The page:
Luis Suarez and the 10 Most Passionate Players in Liverpool History
It’s been a while since we’ve seen Luis Suarez on the pitch.
It’s an unwanted first biting incident for the Reds, but it’s certainly not the first case of pure, unbridled passion for Liverpool Football Club.
Here are the 10 most passionate players in Liverpool history—Luis Suarez included.
First, the man of the moment himself.
Those who see Luis Suarez work his socks off to chase the ball when it is not in his possession, celebrate when he scores a goal and scowl when he doesn’t get his way might be used to it, but his sheer desire to win still impresses, even if it is controversial.
For us, his passion was best displayed during the ultimately failed comeback against Zenit St. Petersburg in the Europa League just a few months ago: His goals so nearly sent Liverpool through to the last 16, and his celebrations told the story.
Suarez’s most famous predecessor in the No. 7 shirt, Kenny Dalglish, doesn’t fare too badly either.
As a player—one of the best ever to have worn the Red shirt—Dalglish never failed to conjure his signature beaming grin whenever he scored, and the number of trophies he won while leading the Liverpool attack ensured that he enjoyed great moments at Anfield.
As a manager, his passion for Liverpool still shone through during a testy second stint in charge. His iconic celebrations on the touchline will forever be remembered by Reds fans even now.
Anyone who has heard John Aldridge commentate on a Liverpool game these days will not dispute Aldo’s inclusion on this list.
Those who had the privilege of watching him do the business up front in a Red shirt and his celebrations will know that Aldridge’s passion for the Liverpool cause is up there with the greats, just as his goalscoring was.
He still continues with his outspoken views on all things Liverpool with his media work.
Kevin Keegan, one of Liverpool’s best ever players, had this to say about playing for the Reds (via lfchistory.net):
The only thing I fear is missing an open goal in front of the Kop. I would die if that were to happen. When they start singing “You’ll Never Walk Alone” my eyes start to water. There have been times when I’ve actually been crying while I’ve been playing.
Passion at its finest.
When it comes to midfield legends, Steven Gerrard belongs right at the top of the list.
The current captain might be quiet off the pitch and reserved in his media obligations, but his passion is there for all to see when he is on the pitch.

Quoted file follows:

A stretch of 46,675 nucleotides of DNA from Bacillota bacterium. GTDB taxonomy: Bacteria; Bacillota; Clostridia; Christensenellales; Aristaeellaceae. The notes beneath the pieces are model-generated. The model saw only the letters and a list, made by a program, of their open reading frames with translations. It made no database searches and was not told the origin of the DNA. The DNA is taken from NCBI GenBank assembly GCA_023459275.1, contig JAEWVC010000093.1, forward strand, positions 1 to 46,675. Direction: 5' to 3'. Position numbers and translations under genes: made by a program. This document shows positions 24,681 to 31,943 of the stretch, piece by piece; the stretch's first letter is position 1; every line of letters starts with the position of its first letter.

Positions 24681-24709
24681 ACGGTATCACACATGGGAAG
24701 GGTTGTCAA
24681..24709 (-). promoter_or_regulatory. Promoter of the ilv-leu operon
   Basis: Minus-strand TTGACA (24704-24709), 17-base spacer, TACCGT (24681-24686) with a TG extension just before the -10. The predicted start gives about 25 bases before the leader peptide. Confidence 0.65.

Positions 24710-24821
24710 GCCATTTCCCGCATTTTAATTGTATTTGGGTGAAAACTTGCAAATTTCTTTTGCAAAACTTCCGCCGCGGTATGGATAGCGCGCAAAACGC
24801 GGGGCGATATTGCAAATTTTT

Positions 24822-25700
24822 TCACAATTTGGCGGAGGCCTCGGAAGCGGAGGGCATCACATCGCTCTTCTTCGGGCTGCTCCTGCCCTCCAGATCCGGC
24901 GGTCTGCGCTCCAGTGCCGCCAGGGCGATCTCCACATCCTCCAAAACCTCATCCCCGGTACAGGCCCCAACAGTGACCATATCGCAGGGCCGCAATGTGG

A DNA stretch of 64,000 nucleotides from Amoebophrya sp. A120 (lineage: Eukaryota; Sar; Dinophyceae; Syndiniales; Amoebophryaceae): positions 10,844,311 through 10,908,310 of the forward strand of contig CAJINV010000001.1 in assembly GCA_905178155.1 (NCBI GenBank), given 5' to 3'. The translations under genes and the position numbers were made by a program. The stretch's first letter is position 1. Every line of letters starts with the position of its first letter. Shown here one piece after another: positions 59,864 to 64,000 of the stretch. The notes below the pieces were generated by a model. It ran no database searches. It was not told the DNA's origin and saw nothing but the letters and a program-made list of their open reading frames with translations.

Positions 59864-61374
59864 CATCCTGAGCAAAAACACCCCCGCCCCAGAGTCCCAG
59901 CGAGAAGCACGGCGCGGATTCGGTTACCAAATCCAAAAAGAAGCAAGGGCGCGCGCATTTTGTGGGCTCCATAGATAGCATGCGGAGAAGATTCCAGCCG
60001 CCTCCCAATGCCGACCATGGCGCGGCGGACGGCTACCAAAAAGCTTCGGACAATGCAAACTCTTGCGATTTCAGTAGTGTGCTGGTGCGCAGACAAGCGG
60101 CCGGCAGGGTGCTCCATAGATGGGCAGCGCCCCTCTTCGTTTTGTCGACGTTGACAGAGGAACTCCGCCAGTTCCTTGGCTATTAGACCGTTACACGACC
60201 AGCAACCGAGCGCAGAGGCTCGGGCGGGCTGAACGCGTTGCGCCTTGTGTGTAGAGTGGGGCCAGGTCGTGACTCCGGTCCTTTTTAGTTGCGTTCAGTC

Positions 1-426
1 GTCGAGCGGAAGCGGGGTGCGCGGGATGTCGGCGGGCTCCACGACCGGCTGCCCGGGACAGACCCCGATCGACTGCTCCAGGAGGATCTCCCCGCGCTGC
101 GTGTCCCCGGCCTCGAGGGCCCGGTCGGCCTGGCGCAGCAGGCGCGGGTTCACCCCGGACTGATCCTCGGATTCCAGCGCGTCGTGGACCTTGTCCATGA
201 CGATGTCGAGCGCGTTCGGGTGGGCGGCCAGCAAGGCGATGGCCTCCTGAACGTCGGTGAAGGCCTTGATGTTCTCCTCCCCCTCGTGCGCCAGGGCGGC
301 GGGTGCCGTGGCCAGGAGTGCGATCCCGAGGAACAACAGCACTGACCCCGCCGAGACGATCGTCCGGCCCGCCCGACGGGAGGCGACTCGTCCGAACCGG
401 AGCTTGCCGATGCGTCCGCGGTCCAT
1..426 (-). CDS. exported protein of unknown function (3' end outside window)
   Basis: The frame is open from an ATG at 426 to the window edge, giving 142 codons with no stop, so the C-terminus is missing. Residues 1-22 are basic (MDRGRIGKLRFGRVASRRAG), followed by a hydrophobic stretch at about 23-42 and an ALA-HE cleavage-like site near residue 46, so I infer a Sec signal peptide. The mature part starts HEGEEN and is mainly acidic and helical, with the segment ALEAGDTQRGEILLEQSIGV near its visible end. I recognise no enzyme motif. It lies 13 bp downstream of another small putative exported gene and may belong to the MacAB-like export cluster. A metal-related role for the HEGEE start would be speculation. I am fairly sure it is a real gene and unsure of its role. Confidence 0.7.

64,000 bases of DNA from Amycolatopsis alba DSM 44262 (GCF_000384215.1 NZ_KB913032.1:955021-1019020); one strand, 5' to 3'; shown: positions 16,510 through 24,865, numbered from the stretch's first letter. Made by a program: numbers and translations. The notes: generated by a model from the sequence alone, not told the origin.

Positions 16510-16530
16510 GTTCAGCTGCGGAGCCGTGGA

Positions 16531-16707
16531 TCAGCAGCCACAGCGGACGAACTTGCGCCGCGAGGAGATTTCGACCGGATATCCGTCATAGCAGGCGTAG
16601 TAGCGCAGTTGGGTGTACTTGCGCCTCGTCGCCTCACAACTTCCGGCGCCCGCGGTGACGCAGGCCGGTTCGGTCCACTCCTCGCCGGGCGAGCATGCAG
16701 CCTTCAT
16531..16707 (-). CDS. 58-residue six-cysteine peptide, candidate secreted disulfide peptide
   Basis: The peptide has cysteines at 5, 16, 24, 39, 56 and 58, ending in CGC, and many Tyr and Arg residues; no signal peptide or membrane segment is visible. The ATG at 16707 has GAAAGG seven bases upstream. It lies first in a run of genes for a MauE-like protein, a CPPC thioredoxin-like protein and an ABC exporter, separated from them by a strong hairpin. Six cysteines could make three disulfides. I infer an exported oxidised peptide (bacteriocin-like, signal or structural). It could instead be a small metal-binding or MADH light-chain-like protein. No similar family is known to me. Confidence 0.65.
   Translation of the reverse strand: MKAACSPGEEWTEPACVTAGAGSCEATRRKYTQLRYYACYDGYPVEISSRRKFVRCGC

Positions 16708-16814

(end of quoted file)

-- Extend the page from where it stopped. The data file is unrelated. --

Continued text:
If his legendary celebration after his header against AC Milan in the 2005 Champions League final wasn’t enough, take a look at Gerrard’s highlight reel against Everton—tackles, red cards and goals alike.
In the most exciting Liverpool team to grace Anfield for the best part of 20 years, Javier Mascherano played behind Gerrard in a famous midfield crafted by Rafa Benitez.
And Mascherano was famously passionate.
His all-energy, terrier-like approach and uncompromising tackling ran the Reds midfield. His memorable celebration after his first league goal against Reading in 2008 and famous outburst against Manchester United, which came eight days later, will live long in the memory.
No discussion on defensive midfielders at Anfield can ever be complete without Graeme Souness, and unsurprisingly, he makes our “most passionate” list as well.
There were the long-range thunderbolts. There were the unyielding tackles. There was even the high-profile dispute with Phil Thompson on the Liverpool captaincy, which Souness was given by Bob Paisley at the expense of Thompson.
But most of all, there was the revelation after his last appearance for Liverpool, in the European Cup against Roma (via lfchistory.net):
I went berserk. For the first time I wept tears of joy and I was alternately laughing and crying along with a few other professionals and we launched into our famous victory celebration song as we lined up for a team picture.
Any player named the Anfield Iron would have an element of steeliness in him, and Tommy Smith most definitely deserves his place on this list.
In a now famous episode, Smith took a bandage off Liverpool Football Club’s knee and continued playing through an injury.
But it was through his no-nonsense tackling that he earns this reputation (via lfchistory.net):
The other tackles [besides breaking a leg in youth football] I put in were for the ball and if that meant hurting people in the process, well, so be it. It means next time I went in for the ball, he wasn’t there. I’d warned him. It was football. It was a game for men, not kids.
Emlyn Hughes goes one further than Smith: Hughes carried the nickname “Crazy Horse,” and carried it in style.
His infectious smile would be on display whenever silverware was in hand, but equally, devastation would be plastered across his face whenever it was a loser’s medal at the end a failed final.
And just like another fiery former Red, Craig Bellamy, Hughes was infamous for arguing with referees.
If Hughes was known for berating referees, Jamie Carragher should be famous for berating everyone on his pitch.
After all, the voice of the fearless in-game organizer and leader of men has boomed across pitches up and down the country and across Europe.
Now that the vice-captain is set to bring down the curtain on his illustrious Liverpool career, perhaps his passion is best illustrated in context: In his testimonial match, Carragher seized an opportunity to take a penalty on behalf of Everton.
He celebrated, and was then substituted to a standing ovation from the red half. A true Liverpudlian.